Focus Point - Religious War on VouchersCommentary by Pete du Pont
February 17, 2000
I'm Pete du Pont with the National Center for Policy Analysis. When a Cleveland federal judge ruled against that city's school voucher program -- a ruling now on appeal -- he cited the first amendment's ban on government establishment of religion. Most of the schools involved are church-related. But Judge Solomon Oliver, Jr. doesn't know what he's talking about.
Anybody who reads History knows the authors of the Bill of Rights weren't motivated by the kind of separatist notions opponents of school choice commonly associate with the first amendment. Many states in the early republic funded religious schools, a practice that continued into the mid-19th century. Even after public schooling became common they required reading the bible, and reciting prayers. Now, school hostility to religion has become almost paranoid, from the valedictorian who was removed from the graduation program because she wouldn't delete religious references from her speech, to the 9th grader who got an *f* on a paper because she wrote about Christ thus violating the rules about religion in the classroom.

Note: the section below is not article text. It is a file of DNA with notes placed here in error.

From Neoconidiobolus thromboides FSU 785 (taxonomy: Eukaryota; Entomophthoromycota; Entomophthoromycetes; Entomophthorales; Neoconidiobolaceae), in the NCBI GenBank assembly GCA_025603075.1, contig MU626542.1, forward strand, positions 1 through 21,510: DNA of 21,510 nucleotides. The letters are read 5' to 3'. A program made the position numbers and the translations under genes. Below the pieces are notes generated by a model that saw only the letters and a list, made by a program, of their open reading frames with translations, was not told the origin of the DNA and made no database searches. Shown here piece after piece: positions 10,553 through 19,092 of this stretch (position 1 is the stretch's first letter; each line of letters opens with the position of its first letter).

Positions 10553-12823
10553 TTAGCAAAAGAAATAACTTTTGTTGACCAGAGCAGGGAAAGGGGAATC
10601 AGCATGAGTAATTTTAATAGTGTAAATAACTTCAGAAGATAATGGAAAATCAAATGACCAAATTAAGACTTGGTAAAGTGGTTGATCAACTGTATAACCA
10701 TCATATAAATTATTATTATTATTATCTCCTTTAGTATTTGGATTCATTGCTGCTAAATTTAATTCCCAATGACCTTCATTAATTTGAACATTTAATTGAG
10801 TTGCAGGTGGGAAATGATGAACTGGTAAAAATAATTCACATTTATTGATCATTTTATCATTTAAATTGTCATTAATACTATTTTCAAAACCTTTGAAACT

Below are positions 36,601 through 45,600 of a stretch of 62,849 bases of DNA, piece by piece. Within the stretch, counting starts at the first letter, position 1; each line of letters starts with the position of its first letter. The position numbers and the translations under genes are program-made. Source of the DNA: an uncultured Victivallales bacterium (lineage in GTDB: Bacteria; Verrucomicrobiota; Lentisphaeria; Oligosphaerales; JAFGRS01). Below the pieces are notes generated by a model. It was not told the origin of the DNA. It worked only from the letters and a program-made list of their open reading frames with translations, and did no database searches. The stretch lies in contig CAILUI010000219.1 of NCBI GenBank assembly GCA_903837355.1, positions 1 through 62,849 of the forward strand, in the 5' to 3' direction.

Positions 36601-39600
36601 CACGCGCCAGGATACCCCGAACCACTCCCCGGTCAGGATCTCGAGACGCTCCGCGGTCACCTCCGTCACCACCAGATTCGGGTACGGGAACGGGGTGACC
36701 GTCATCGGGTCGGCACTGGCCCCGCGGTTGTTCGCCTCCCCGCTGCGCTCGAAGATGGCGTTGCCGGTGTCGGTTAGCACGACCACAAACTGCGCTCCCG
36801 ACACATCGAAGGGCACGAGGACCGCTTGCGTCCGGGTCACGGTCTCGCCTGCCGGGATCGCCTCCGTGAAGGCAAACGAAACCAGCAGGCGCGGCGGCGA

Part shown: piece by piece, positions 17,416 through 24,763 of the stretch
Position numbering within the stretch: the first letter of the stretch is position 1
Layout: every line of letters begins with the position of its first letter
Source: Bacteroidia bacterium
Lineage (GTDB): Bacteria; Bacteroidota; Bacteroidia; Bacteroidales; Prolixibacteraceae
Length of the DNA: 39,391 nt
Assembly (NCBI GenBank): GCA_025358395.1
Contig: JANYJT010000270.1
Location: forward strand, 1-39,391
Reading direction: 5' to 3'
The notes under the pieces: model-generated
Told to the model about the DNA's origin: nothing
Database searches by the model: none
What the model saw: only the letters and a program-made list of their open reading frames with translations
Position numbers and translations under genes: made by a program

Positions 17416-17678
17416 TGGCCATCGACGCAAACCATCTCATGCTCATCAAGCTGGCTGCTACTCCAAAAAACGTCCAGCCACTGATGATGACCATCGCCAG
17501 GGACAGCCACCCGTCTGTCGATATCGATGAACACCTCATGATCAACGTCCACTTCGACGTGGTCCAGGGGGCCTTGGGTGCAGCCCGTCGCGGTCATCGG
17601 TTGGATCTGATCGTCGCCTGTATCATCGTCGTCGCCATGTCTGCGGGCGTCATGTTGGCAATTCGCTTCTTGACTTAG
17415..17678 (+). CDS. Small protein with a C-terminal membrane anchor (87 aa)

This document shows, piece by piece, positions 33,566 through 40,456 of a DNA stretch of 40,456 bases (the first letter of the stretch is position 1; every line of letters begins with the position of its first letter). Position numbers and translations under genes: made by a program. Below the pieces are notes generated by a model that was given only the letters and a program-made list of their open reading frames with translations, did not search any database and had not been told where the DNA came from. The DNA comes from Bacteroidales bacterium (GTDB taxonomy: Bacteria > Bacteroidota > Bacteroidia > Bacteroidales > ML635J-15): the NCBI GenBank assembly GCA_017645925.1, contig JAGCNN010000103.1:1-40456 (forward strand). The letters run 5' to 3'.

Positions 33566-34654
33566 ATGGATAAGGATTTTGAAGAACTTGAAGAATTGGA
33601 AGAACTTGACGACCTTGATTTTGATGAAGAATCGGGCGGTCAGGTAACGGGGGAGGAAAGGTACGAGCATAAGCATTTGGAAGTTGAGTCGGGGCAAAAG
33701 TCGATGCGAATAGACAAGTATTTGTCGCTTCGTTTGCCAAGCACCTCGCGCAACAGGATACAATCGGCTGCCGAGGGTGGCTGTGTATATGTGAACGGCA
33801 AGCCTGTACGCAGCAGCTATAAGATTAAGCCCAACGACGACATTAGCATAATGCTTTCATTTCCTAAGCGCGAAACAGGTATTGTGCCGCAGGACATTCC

The judge, and the schools, could stand a History lesson.
Those are my ideas, and at the NCPA we know ideas can change the world. I'm Pete du Pont. Next time, best and worst books.